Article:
By Daniel Shapiro and Rotem Oreg
President Trump’s decision to pay his first visit abroad to the Middle East, specifically to Saudi Arabia, Israel, and the Palestinian Authority, underscores one of the most surprising early developments of his presidency: his seeming determination to make progress on advancing negotiations to achieve Israeli-Palestinian (and Arab-Israeli) peace. But this choice raises a tantalizing question: where so many others have failed, could President Trump actually succeed?
The road is long and strewn with obstacles. Ultimately, resolving the conflict is an Israeli-Palestinian matter: with all the power of the presidency, Trump cannot impose a solution on Jerusalem or Ramallah. But he wields certain advantages, and if he uses them wisely, a President who has been described as the “Disrupter in Chief” has at least a chance to help the parties scale heights they never thought possible.
It is impossible to separate President Donald Trump's potential ability to initiate negotiations between Israelis and Palestinians from the turmoil surrounding his administration, including the latest revelations about highly classified information, reportedly from Israel, leaked by the President to the Russians. The administration’s broader competence and stability is in question, as well as the confidence Israelis will have dealing with it on sensitive security matters. Those factors will certainly hamper the chances of success of any peace initiative. Thus against this background, and on the eve of the forthcoming presidential visit to the region, it is important to identify Trump's strengths and weaknesses regarding his effort to return Israelis and Palestinians to the negotiating table.
President Trump’s decision to pay his first visit abroad to the Middle East, specifically to Saudi Arabia, Israel, and the Palestinian Authority, underscores one of the most surprising early developments of his presidency: his seeming determination to make progress on advancing negotiations to achieve Israeli-Palestinian (and Arab-Israeli) peace. The notoriously insoluble conflict may be a questionable, and even risky, issue for a first presidential trip overseas, especially from a President who was widely expected to adopt Israeli Prime Minister Benjamin Netanyahu's approach, which places primary focus for the Middle East’s ills on Iran. But this choice raises a tantalizing question: where so many others have failed, could President Trump actually succeed?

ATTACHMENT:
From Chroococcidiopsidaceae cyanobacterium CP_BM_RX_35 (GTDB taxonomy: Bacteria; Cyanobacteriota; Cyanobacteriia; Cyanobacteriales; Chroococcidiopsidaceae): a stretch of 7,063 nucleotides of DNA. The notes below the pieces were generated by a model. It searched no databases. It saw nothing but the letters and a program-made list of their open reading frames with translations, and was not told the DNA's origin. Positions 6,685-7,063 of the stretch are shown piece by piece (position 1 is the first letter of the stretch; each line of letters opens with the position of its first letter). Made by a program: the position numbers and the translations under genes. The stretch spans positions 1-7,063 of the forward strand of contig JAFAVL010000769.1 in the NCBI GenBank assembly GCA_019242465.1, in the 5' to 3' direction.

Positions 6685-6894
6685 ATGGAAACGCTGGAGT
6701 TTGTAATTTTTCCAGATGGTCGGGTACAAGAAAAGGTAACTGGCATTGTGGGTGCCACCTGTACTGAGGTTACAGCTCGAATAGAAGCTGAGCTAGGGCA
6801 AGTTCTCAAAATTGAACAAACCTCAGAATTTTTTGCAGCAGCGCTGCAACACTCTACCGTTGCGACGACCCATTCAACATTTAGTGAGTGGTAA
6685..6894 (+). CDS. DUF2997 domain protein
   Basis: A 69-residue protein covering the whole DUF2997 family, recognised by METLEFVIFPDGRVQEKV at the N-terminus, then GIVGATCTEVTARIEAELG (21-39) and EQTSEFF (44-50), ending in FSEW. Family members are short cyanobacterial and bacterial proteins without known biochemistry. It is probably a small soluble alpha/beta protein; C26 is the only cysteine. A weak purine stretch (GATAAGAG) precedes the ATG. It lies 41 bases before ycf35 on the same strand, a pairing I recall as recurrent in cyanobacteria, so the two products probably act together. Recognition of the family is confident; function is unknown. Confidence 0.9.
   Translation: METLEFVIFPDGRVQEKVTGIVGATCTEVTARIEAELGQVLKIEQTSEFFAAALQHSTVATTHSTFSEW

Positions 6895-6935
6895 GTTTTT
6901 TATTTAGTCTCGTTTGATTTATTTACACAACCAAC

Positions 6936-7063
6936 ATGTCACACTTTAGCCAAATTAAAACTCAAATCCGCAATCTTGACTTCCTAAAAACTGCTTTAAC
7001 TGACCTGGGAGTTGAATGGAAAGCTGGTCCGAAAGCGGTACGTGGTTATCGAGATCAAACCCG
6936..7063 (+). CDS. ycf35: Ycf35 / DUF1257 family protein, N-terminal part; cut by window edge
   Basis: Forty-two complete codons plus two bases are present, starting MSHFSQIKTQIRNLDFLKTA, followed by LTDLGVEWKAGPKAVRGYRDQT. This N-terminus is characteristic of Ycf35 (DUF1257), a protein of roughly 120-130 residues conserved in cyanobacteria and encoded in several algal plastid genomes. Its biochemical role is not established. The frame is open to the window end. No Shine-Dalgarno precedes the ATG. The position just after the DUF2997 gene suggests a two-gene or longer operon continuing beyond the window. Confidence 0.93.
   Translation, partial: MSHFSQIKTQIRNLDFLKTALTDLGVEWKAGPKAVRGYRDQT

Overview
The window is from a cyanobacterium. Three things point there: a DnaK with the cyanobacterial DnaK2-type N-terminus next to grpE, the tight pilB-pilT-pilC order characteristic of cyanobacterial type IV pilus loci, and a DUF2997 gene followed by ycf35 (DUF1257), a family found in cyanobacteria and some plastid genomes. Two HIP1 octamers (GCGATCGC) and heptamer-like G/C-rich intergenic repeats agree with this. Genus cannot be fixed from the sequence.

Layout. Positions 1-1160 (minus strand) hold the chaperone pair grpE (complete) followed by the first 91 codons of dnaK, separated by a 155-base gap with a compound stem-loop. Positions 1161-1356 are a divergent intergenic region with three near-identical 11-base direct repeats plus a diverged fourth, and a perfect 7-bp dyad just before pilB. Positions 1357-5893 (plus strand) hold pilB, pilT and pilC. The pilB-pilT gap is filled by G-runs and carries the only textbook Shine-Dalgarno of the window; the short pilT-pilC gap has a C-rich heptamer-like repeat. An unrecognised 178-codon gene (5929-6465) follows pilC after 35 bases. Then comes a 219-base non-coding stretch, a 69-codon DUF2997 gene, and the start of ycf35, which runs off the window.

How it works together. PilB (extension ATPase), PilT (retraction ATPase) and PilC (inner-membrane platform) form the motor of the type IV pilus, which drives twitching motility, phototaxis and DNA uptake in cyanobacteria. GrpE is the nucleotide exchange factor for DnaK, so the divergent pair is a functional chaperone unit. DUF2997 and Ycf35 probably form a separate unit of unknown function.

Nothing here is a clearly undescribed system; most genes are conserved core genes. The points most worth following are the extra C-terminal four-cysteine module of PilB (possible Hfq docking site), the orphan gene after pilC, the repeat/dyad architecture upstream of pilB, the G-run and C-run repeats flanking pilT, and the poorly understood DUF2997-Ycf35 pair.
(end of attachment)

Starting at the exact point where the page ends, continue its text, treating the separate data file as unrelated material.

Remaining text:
Success, however, remains highly dubious. The parties are mistrustful of one another, believe deeply that time is working against the other side, and bear the burdens of past failed negotiations and current policy gaps. But Trump does not come without some advantages. The first is what any new president has: he is not his predecessor. By the end of the Obama administration, both sides had projected their own contributions to the collapsed negotiations onto President Obama’s “failure to deliver” the other side. While Obama’s difficulties with the Israeli public and government were at times exaggerated, differences over Iran, the so-called Arab Spring, and Israeli settlements persisted over the course of his term, at times overshadowing the acknowledged stellar security cooperation and contributing to Israeli unease with the United States in the role of mediator. Palestinian leaders also grew weary of American efforts that did not, in their view, extract sufficient concessions from Israel but demanded nonetheless that Palestinians take early steps to contribute to advancing peace talks as well. For both Israelis and Palestinians, Trump represents change.